When your calorie intake is too low, you may not get all the nutrients your body needs. Additionally, your body's natural response to a decrease in food can lead to your body's metabolism slowing so that your body can conserve energy. In the long run, this slowing metabolism can lead to weight gain.
One of the biggest reasons people gain weight is simply NOT eating enough food! If you aren't providing your body with the energy it needs to fuel your daily activities, then it will have to begin sourcing it from somewhere else.
Can eating too few calories decrease your metabolism?
The body is a very intelligent machine in the sense that it knows how to effectively regulate its many processes to support homeostasis (keeping a constant weight).
In the context of dieting and weight loss, this means that if you restrict your food intake too drastically, your body will simply decrease its metabolic rate so it is burning fewer calories.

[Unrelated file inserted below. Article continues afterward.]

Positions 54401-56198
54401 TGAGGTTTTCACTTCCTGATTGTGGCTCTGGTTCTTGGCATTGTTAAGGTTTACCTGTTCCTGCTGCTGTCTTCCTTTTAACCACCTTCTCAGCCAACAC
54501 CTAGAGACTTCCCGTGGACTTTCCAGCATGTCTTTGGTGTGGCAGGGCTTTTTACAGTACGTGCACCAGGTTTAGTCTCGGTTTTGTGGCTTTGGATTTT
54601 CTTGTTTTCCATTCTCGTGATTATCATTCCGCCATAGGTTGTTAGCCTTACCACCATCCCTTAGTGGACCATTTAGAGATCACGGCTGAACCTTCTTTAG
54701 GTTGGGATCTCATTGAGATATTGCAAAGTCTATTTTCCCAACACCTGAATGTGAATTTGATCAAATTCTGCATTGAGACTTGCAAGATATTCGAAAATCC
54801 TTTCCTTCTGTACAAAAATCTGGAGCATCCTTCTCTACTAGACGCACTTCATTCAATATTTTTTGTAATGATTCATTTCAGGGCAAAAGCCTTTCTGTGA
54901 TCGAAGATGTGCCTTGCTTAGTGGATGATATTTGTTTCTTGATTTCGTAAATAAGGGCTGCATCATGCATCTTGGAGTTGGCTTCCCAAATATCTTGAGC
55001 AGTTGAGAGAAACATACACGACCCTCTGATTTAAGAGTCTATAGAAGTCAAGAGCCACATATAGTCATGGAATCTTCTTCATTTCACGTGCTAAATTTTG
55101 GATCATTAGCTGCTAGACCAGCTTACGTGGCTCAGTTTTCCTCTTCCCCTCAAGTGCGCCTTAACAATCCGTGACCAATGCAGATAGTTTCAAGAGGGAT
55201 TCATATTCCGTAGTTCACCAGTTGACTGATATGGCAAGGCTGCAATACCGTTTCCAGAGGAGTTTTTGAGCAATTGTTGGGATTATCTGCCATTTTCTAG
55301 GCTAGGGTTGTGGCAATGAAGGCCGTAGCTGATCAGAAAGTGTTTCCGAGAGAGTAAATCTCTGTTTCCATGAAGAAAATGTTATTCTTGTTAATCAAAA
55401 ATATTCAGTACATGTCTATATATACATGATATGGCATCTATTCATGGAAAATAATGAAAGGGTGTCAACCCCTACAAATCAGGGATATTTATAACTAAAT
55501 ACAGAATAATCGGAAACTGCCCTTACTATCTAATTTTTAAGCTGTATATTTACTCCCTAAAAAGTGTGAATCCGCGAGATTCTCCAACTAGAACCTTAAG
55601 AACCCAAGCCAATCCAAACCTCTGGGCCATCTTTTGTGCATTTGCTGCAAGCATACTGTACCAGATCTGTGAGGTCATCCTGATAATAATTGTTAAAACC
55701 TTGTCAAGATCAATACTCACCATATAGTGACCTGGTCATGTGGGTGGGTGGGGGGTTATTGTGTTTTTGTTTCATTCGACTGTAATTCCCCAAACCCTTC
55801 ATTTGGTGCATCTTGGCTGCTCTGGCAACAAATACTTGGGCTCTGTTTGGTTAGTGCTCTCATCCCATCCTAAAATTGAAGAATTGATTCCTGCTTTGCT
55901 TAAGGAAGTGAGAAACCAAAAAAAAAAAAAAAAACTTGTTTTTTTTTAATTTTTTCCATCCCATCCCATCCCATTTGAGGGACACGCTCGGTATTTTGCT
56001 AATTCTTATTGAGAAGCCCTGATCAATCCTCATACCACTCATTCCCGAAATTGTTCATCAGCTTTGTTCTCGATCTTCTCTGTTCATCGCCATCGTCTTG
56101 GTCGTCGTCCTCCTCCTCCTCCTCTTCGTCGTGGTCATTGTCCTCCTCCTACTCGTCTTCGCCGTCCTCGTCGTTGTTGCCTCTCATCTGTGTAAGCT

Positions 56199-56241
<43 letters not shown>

Of course, if your body begins to burn fewer calories each day, then it is going to be far more difficult for you to lose weight, but the problem is even greater than that.
If you aren’t providing your body with the energy it needs to fuel your daily activities, then it will have to begin sourcing it from somewhere else. You might be thinking the first place it will look is your stored body fat, but it will also begin breaking down your lean muscle mass so it can be converted to glucose and burned for energy.
This result is a snowball effect, where you are holding less muscle, meaning your metabolism begins to dwindle even further.
Why undereating could be hurting your health!
If you do decide to continue eating very few calories, you should know that there’s a chance that you’re putting your health at risk.
When your body goes into starvation mode, you are at increased risk of both physical and mental complications, including
Abnormally low blood pressure and slow heart rate
Heart rhythm abnormalities
Loss of menstrual periods in women
Swelling in your joints
Undereating can also often lead to an unhealthy relationship with food, obsessively thinking about food, and potentially eating disorders.